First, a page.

Now there indeed existed a sand quarry or gravel pit at Treblinka, but this was located at the labor camp Treblinka I, not at the “death camp" Treblinka II. The railroad spur which Treblinka II was located immediately to the east of ended just north of this large gravel pit, about 2 kilometers south of the “death camp". However, no witness has claimed that victims of Treblinka II were buried in this pit, which was in fact in operation as a part of the labor camp up until 1944. Even if the soil at Treblinka II is indeed composed to a large degree of sand, it seems strange that Höss would have mistaken the alleged mass graves, which according to Arad were large rectangular ditches measuring 50 x 25 x 10 meters, for sand quarries. And seen them with his own eyes he must, granted that the story is true, since the graves allegedly were located in close proximity of the gas chambers.[41]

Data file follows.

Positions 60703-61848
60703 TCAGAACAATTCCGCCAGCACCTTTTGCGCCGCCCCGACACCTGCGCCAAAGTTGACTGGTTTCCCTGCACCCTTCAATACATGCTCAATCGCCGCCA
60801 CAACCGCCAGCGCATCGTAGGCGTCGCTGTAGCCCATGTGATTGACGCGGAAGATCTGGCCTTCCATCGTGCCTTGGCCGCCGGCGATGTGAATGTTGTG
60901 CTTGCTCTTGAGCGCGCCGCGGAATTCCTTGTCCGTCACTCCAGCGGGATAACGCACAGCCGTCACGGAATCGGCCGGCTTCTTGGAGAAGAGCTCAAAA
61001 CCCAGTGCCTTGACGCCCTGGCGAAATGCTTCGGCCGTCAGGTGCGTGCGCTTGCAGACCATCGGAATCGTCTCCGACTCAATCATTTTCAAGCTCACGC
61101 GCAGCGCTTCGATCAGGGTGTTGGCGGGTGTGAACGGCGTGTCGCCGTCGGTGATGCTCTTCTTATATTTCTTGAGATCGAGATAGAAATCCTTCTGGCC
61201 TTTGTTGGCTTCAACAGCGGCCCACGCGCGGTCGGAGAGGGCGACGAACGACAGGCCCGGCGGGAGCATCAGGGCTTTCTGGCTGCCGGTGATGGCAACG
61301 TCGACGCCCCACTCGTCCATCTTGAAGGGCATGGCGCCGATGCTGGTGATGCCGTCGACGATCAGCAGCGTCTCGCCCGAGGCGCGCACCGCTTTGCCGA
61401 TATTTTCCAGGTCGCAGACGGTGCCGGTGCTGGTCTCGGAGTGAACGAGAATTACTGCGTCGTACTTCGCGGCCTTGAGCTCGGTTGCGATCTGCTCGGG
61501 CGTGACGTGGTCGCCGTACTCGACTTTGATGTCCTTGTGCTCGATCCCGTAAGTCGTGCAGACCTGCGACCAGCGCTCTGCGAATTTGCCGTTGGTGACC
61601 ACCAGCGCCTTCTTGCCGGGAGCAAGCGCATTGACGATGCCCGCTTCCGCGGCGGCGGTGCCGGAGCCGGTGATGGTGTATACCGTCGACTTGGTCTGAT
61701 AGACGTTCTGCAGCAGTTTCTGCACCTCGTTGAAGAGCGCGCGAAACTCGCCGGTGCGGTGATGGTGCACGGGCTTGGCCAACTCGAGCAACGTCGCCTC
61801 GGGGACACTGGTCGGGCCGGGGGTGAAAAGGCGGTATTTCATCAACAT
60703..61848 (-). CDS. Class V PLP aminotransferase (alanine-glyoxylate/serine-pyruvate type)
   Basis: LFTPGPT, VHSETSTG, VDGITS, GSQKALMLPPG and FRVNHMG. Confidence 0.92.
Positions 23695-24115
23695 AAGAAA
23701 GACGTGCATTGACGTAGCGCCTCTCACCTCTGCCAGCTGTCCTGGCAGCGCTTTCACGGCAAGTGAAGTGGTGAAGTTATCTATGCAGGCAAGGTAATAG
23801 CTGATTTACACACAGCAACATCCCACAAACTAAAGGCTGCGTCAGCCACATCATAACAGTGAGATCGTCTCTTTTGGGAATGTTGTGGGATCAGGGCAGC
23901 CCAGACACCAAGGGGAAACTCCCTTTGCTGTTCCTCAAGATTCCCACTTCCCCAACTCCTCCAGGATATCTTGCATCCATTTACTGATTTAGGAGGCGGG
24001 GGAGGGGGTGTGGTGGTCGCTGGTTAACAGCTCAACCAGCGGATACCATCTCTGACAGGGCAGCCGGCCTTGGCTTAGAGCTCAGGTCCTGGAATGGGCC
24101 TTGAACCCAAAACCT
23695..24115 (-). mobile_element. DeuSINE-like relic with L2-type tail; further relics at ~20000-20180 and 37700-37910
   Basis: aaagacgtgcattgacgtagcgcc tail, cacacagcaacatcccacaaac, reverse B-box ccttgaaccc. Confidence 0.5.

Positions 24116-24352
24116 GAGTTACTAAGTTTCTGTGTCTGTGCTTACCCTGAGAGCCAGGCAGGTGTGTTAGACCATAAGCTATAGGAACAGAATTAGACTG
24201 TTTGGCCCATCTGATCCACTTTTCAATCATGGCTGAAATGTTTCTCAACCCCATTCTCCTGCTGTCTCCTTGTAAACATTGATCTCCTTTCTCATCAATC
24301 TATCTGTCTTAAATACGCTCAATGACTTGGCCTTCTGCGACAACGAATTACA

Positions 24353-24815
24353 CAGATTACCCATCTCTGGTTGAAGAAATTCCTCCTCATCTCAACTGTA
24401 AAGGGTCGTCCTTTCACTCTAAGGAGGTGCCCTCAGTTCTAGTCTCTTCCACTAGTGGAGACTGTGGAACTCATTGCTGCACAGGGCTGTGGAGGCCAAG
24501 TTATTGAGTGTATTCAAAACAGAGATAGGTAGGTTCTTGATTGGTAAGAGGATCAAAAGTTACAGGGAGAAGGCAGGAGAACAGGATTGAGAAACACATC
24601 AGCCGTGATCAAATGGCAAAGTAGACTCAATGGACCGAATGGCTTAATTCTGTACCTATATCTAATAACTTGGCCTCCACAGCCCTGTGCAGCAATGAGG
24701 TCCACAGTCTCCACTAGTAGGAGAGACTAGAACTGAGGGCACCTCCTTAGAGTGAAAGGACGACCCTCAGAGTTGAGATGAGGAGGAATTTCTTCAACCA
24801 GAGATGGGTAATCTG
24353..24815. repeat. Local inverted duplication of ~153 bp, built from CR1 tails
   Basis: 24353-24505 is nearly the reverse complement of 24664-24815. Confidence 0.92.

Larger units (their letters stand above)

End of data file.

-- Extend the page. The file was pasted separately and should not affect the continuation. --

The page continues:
The “1941 hypothesis", Höss, and Yitzhak Arad

There is sometimes still advanced the theory that Höss was not mistaken when he stated that he had received an extermination order from Himmler in Berlin in June 1941. One of the exterminationist arguments supporting this is involves the fact that Höss during his pre-trial interrogation stated that the Berlin meeting took place “before the date that the Russian campaign was launched", i.e. prior to June 22, 1941.[42] This “1941 hypothesis" if we may call it so, often try to explain away the already existing “extermination facilities" mentioned by Höss as sites in occupied Poland and USSR where German Einsatzgruppen carried out mass shootings.